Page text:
Although the physical aspect of self-care may come more naturally, taking care of your mind and your mental health should not be overlooked. Whether you work part-time, full-time or on a contract basis, nurses should take advantage of the resources available to them, which include:
A group of nurses and midwives have set up a charity with the aim of providing nurses the support they need in times of stress. They operate a listening service Monday – Friday 7pm – 11pm and are on a mission to promote awareness around mental and emotional wellbeing in the healthcare sector.
Contact: 0808 801 0455
With You in Mind: Consultations in a Crisis
Members of the Institute of Psychoanalysis, who are mental healthcare specialists, are volunteering their time to offer up to three one-hour phone or video support sessions. Whether you’d like to discuss professional or personal matters, or your situation at work, they want to help! They also offer a series of podcasts aimed at helping healthcare staff navigate their way through difficult times.
Mind’s frontline 24/7 emotional support service is a combination of 1-2-1 support and online resources for healthcare staff to make sure they’re putting their mental health first. Volunteers from charities such as Mind, Hospice UK and the Samaritans also signpost staff to services including practical and financial assistance, as well as specialist bereavement support.
Phone line: 0300 131 7000
Text helpline: 85258
RCN counselling service
Royal College of Nursing is offering its members free, confidential support to help them deal with challenging, emotional issues they may face at work or at home. RCN’s counselling service provides brief therapy over the phone with experienced, highly qualified and accredited counsellors from a diverse range of backgrounds.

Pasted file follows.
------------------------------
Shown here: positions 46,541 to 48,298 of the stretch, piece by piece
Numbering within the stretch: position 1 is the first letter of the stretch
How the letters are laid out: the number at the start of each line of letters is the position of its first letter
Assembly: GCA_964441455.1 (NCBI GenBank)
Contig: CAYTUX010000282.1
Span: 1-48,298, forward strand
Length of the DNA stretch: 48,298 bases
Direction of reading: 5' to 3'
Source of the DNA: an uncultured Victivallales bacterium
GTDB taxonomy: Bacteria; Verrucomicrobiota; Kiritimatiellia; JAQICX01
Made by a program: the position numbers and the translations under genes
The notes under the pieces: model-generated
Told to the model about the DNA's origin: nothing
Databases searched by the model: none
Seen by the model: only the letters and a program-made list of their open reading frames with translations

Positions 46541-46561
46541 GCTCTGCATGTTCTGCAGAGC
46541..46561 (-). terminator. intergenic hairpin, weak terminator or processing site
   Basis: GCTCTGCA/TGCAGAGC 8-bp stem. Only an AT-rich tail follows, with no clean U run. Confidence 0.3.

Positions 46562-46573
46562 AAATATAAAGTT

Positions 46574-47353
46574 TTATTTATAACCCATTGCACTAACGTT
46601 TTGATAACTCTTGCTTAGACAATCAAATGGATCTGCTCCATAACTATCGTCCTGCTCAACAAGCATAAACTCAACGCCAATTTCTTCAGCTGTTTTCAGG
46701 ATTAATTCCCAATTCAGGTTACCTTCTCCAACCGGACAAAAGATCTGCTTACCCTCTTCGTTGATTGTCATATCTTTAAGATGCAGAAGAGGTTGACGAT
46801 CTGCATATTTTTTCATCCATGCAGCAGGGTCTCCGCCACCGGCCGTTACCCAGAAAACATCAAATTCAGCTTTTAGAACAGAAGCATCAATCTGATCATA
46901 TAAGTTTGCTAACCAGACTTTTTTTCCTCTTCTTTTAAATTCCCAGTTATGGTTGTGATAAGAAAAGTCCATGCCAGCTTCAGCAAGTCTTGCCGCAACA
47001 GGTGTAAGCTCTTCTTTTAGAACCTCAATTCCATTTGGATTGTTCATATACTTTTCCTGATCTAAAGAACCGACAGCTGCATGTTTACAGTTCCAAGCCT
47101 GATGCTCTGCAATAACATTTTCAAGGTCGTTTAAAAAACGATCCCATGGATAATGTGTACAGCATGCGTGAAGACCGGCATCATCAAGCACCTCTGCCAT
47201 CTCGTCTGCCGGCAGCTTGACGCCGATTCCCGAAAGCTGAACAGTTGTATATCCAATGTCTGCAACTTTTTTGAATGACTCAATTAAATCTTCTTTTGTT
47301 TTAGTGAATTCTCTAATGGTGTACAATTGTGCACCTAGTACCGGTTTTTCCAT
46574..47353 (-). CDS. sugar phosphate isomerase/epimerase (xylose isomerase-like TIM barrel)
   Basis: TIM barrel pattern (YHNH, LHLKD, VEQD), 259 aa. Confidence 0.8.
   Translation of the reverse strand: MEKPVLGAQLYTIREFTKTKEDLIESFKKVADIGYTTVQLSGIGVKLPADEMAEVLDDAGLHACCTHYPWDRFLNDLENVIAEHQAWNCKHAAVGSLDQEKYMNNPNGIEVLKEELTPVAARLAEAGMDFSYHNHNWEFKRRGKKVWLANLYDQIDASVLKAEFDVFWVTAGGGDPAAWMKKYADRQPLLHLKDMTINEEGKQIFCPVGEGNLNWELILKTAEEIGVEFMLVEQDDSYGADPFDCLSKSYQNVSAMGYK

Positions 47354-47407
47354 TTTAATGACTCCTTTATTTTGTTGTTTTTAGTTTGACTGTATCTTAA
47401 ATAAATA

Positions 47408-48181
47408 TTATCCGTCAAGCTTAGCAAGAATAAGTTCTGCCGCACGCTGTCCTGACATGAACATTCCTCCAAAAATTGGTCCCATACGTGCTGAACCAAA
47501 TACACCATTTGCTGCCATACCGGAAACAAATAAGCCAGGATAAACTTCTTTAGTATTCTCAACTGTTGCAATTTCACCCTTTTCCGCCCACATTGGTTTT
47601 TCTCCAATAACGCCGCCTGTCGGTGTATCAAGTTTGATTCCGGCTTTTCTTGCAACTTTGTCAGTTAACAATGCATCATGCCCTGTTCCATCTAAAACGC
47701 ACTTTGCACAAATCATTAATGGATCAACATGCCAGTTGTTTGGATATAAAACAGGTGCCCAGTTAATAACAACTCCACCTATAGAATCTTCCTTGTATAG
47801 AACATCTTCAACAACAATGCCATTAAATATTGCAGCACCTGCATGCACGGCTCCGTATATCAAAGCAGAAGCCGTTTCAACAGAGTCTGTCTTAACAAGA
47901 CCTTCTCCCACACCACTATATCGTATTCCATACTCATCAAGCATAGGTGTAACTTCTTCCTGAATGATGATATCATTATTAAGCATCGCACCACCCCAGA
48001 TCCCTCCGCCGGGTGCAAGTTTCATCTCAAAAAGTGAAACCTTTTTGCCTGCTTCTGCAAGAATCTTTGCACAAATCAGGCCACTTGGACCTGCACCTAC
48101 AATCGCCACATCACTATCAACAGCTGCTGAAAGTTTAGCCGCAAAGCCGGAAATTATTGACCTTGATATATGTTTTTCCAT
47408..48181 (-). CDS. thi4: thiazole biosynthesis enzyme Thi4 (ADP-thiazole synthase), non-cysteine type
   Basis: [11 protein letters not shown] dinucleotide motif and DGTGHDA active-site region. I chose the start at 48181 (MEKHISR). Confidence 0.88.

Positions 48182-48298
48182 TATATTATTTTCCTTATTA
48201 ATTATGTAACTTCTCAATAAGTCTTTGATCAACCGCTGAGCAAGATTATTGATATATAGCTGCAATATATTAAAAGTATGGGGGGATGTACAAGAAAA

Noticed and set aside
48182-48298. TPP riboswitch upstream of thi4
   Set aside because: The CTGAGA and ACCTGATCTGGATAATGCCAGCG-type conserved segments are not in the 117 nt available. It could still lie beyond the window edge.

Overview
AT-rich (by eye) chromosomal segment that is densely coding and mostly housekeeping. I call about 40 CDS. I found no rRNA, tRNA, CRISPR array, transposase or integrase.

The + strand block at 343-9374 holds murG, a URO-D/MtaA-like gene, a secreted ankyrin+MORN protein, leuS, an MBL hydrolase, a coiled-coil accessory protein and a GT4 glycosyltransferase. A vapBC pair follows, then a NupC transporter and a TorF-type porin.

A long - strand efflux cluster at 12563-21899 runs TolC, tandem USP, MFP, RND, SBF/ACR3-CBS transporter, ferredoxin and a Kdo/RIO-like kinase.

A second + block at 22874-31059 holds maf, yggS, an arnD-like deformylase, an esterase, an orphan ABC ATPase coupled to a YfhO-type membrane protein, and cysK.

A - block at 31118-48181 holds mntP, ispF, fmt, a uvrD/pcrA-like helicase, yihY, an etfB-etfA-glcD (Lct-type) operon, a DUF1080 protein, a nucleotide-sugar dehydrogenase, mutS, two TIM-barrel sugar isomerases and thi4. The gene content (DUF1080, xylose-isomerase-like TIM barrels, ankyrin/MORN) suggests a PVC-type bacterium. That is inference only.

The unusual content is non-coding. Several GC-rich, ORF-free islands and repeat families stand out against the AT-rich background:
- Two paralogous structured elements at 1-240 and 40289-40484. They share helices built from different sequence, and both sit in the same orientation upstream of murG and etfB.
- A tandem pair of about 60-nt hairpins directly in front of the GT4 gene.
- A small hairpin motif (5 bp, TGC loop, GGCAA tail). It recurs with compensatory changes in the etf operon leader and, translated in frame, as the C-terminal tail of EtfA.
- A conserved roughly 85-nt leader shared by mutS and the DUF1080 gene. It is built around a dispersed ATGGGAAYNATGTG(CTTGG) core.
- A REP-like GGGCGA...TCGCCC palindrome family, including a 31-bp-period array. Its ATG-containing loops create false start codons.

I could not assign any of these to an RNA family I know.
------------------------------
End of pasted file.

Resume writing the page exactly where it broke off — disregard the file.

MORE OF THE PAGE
Free health and wellbeing resources and support offers from NHS
Nurses can access the following health and wellbeing resources for free:
Acknowledging that nurses need dedicated resources to protect their mental health is just the start and needs to be followed up by investment in the future. When difficulties or concerns arise it is essential that nurses are supported in a positive way, so that they continue to uphold the high standards of care they provide to their patients every day.
If you are a nurse who has worked throughout the pandemic, how do you think you could have been better supported? Have you experienced any specific frustrations that you think could have been handled better?
If you have any further questions about mental health support available to nurses or any concerns, we would be happy to talk to you about it! We would also be interested to hear your feedback with regards to the services we provide, whether we can add anything you would consider useful, or if you have any topics you would like to know more about, please get in touch.